Although TMJ bony deconstruction can be an issue, it’s rare for adults whose inflammatory symptoms are well controlled.

There’s also decay that can happen with your jawbone due to the RA disease process as well as medications used to treat RA.

The term medication-related osteonecrosis of the jaw was first used to describe jawbone damage from certain medications in 2014. It specifically describes damages to your jawbone that can happen when you use certain medications.

Teeth that are extracted and replaced with dental implants require new bone growth to occur in order for the implantation to be successful. In people with RA, or people who take certain medications to treat RA, their bone growth is slow or nonexistent.

Some studies show a higher rate of dental implant failure in people with RA or those who are treated for RA compared with people without the disease. But having RA or Sjögren’s disease doesn’t mean you can’t get dental implants. A dental or rheumatology specialist can help guide you on the possible risks and benefits.

Dental extractions are sometimes needed to address oral health problems.

If you need to have a tooth pulled and you have RA, you may experience some additional complications.

But depending on the reason you’re having a tooth extracted, those issues might not be a reason to avoid the extraction. Delaying a tooth extraction that’s necessary for treating things like infection could cause you a host of other problems.

Talk with a dentist or healthcare professional about your individual reasons to have and risks with a tooth extraction. RA and the medications used to treat it are rarely a reason to delay or cancel a tooth extraction.

RA doesn’t affect your teeth directly.

It’s a disease that attacks the cells that make up your bones, joints, and connective tissues. This means that RA can affect your gums and overall dental health, but not your teeth specifically.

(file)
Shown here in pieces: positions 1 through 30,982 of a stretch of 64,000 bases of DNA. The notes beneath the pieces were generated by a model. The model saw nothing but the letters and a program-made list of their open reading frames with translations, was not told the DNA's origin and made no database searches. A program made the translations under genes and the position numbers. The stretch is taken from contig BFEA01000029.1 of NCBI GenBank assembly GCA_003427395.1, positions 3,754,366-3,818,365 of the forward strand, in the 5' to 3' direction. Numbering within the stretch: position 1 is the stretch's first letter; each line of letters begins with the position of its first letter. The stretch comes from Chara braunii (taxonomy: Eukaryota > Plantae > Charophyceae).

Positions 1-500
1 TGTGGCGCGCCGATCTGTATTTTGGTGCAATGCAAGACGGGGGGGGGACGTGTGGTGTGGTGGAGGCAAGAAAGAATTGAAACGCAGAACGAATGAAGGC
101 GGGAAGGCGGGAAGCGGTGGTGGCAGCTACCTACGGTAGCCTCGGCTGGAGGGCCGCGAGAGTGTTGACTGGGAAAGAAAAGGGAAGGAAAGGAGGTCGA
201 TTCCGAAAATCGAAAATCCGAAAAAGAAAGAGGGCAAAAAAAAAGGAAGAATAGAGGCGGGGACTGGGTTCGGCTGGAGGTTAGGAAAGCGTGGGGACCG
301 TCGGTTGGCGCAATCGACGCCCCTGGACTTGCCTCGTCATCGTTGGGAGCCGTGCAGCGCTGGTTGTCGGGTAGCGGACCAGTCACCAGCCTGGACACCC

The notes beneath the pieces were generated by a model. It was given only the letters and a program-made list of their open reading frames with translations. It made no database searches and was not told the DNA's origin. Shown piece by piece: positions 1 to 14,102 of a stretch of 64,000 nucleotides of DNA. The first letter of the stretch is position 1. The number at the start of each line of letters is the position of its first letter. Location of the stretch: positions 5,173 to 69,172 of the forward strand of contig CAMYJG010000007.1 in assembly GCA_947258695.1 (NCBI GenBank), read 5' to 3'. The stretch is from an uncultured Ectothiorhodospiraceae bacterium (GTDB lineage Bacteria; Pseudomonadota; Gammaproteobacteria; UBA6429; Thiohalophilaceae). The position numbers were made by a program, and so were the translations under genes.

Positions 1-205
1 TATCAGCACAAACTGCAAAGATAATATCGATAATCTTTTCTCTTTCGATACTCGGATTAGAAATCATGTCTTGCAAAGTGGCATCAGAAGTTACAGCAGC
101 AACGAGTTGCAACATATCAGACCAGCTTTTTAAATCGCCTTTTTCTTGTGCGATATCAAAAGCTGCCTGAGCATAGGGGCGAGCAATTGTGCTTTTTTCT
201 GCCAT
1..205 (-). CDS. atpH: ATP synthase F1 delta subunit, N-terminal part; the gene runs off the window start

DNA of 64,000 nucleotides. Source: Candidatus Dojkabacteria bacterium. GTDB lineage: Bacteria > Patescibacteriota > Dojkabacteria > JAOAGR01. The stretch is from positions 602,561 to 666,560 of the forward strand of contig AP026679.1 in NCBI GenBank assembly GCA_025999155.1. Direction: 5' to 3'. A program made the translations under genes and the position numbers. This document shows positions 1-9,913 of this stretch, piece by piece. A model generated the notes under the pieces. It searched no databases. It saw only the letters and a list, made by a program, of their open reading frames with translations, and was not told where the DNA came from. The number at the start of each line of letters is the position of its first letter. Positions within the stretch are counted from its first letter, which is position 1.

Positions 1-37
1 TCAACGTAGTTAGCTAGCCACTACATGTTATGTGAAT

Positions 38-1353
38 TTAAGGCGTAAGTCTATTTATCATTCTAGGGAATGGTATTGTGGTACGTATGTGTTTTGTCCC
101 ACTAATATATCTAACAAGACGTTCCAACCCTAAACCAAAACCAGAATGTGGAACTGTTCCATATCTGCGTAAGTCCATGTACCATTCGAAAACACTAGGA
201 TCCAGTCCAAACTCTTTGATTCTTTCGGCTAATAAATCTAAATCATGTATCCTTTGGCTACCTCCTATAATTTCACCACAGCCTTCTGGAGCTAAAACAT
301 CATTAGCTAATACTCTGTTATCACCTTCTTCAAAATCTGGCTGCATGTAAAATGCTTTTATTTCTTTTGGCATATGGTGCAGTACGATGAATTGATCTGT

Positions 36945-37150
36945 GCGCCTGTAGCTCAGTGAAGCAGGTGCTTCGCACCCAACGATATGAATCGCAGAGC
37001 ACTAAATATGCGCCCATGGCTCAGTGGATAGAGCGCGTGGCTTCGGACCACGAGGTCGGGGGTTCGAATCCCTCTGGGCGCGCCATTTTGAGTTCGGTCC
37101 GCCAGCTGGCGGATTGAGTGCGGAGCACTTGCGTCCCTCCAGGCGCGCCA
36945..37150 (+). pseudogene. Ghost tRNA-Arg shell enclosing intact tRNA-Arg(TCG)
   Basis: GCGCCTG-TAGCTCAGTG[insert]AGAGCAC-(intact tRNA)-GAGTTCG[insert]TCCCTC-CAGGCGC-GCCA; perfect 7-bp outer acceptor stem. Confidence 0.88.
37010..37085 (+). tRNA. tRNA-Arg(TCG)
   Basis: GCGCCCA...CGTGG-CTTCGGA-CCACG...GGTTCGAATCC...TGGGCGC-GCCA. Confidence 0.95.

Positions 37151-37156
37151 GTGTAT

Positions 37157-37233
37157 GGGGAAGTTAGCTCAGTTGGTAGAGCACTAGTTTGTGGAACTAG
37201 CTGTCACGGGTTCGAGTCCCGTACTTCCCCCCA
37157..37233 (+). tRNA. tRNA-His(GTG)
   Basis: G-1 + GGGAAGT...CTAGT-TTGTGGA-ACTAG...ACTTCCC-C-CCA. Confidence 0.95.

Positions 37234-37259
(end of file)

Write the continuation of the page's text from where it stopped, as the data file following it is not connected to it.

Certain medications that are used to treat RA can cause you dental problems.

Medications called disease-modifying antirheumatic drugs (DMARDs) that suppress your immune system are the primary treatment for RA.

While these medications do a good job in reducing RA pain and inflammation, they can also increase your risk of infection and potentially cause you to lose bone density.

All of these things could possibly contribute to tooth pain, especially if you develop oral infections or loose teeth as a result.

Pain is a big part of RA. Although some medications used to treat RA inflammation may reduce pain, you may also be prescribed NSAIDs or other pain relievers as well. These medications can treat many types of pain and should help with any dental pain you have as well as RA pain.

If you experience tooth pain as your only symptom, it might not be caused by RA.

But if you’ve received a diagnosis of RA and you begin having tooth pain, talk with a healthcare team or dentist. They may be able to rule out more complex causes of pain or infection, especially if you have RA and are taking medications that can suppress your immune system.

RA is a chronic disease that causes your body to attack its own joints and bones. Any joints and bones can be affected, including those in your jaw and mouth.

If you have RA, it’s important to take steps to prevent infections and other forms of inflammation in your mouth with good dental hygiene. There’s a chance any tooth extractions or implants could be made more difficult by RA and the slow bone growth associated with it, but a dentist or healthcare team can help you take steps to reduce your risk of complications.